Extraordinary Birds of Australia
The sharp thrill of seeing birds reminded me of childhood happiness, gifts under the Christmas tree, perhaps, a kind of euphoria we adults manage to shut out most of the time. This is why I bird-watch, to recapture what it’s like to live in this moment, right now.
Bird watching is fascinating. It reminds us the wonders and mysteries of nature and life. Over 850 diverse range of bird species live and visit Australia. Amongst them, there are many varieties of parrots, honeyeaters and songbirds which belong to families not found on other continents. They play an important role in maintaining balance of the eco-system by eating insects, dispersing seeds and pollinating flowers.
In this article, we showcase 5 extraordinary Australian birds, each with unique abilities and wonderful traits.
There are only two species of Lyrebird in the world. Both are native to Australia – the Superb Lyrebird of south-eastern Australian mainland and southern Tasmania and the Albert’s Lyrebird, from subtropical forests on the Queensland and New South Wales border. Many rainforest bush walking tracks are named after them. However, they tend to be shy and you would be fortunate indeed to have a glimpse of their beautiful plumage flashing through the bushes as you approach.
Lyrebirds are one of the best known Australia birds, due in part to their extraordinary mimicking ability and the amazing singing and dancing performances of the males. During mating season, the male birds strut on display with their strikingly beautiful fan shaped tails.
There are several reasons why birds imitate. The most common reasons are to impress a mate, defend territory by mimicking sounds of predators, and for social acceptance. In fact we humans have a lot in common with birds and other animals. Haven’t we all felt the need to impress others, gain social acceptance, and define the boundary of our home by building fences?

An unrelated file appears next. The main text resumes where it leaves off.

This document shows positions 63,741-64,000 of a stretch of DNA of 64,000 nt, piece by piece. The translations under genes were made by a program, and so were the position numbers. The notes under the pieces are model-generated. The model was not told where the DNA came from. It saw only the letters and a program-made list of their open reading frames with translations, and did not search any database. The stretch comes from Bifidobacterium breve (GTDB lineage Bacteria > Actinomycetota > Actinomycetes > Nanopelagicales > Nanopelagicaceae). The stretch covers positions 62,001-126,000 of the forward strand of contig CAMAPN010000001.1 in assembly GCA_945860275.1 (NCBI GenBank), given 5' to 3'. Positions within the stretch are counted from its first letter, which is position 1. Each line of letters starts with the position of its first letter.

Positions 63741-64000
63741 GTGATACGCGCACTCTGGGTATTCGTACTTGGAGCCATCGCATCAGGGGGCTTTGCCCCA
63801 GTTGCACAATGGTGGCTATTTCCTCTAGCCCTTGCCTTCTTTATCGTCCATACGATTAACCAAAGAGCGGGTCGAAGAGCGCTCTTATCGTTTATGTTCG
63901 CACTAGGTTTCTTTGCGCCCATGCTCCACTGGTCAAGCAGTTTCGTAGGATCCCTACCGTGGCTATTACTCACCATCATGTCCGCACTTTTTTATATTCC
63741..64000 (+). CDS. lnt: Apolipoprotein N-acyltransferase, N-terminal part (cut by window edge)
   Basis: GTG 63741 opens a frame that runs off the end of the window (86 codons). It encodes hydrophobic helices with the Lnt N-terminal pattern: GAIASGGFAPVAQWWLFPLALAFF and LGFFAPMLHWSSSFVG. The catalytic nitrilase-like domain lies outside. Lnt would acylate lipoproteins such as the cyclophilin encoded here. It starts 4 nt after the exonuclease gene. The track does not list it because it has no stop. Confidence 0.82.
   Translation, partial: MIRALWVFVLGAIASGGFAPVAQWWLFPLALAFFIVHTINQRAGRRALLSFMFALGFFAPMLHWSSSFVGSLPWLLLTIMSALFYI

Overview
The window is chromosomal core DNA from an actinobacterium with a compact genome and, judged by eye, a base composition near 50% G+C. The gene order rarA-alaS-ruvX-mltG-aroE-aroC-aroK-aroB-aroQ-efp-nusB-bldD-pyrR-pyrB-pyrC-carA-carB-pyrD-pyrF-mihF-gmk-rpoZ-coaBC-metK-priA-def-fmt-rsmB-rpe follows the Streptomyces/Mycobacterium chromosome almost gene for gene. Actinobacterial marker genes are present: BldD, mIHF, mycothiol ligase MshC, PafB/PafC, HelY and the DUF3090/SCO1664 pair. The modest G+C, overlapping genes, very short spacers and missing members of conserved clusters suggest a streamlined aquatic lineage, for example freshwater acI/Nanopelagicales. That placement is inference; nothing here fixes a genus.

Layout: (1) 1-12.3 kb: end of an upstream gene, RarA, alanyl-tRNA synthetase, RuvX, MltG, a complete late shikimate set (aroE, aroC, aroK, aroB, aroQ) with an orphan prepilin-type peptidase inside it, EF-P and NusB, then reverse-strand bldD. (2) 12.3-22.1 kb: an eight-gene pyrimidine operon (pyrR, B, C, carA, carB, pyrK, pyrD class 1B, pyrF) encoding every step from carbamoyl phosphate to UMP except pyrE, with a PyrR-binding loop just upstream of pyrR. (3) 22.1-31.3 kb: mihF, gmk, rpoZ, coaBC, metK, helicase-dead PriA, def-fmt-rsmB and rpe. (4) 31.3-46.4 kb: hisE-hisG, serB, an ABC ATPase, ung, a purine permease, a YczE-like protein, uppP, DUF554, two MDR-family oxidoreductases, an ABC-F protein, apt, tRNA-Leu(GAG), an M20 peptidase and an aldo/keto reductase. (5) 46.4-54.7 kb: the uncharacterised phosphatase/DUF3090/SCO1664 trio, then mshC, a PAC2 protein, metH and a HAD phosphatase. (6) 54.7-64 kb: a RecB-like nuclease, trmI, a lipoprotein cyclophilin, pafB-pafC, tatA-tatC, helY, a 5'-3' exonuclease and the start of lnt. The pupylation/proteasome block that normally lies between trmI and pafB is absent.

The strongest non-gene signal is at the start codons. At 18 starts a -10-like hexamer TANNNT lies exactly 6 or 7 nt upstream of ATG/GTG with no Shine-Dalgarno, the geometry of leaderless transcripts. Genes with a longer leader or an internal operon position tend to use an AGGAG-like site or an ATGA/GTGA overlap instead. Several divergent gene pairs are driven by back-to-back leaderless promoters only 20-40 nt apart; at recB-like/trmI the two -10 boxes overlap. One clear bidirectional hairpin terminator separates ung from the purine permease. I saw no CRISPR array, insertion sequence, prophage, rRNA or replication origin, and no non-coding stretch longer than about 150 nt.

There are plenty of funny anecdotal evidence of talking birds speaking just the right things in the right context to their human companions. Considering the neural functions required for such vocal learning, it’s clear that their intelligence cannot be underestimated. No wonder there is debate in the scientific community over whether some talking birds possess cognitive understanding of the language.
Aboriginal Australians and Native Americans associate the owl with wisdom, foresight and keepers of secrets. Owls, they say, speak the language of the wind, the trees, and the sky, and are a symbol of femininity because of their close connection to the moon. It is said that when guided by the spirit of the owl, you can see what is hidden to most – the reality beyond illusion and deceit.
They are nocturnal birds with excellent eyesight, hearing and strong claws. It is arguable whether their most interesting super-power is their silent flight ability and night vision, which allows them to hunt in the dark, or their party trick of being able to turn their heads in almost a full circle.
There are about 10 different species of owls in Australia; most are found in the eastern parts. Amongst them, the Barking Owl (also called winking owl) have the most unusual dog like woof-woof call. They are a robust, medium-sized hawk owl with an impressive wingspan around 2 to 3 times their body length and they sound absolutely adorable.
Apart from the barking call, barking owls have a range of other vocalisations from growls to howls to screams, depending on the perceived threats, which serve to warn the nesting partner. Their habitat spreads across the north eastern coast of Australia and the south west areas around Perth, where they love to sit in the hollows of old tree trunks and bark.
Australia isn’t satisfied with having birds that bark. It also feels the need to have birds that meow.
If you are ever hiking in a temperate or sub-tropical rainforest and you hear the sound of a cat being strangled, chances are you are hearing a catbird. The call of the catbird is described by some as a wailing meow, a mewing cat-like growl, or even like a siamese cat being hassled by a dog.
This mostly ground-dwelling forager has a distant cousin in America – the Grey Catbird. But in Australia, catbirds come in distinctly greener varieties. There’s the Green Catbird (it’s very green), the Spotty Catbird (still quite green, but with spots), and the White-Eared Catbird (dressed for success in a resplendent green cape)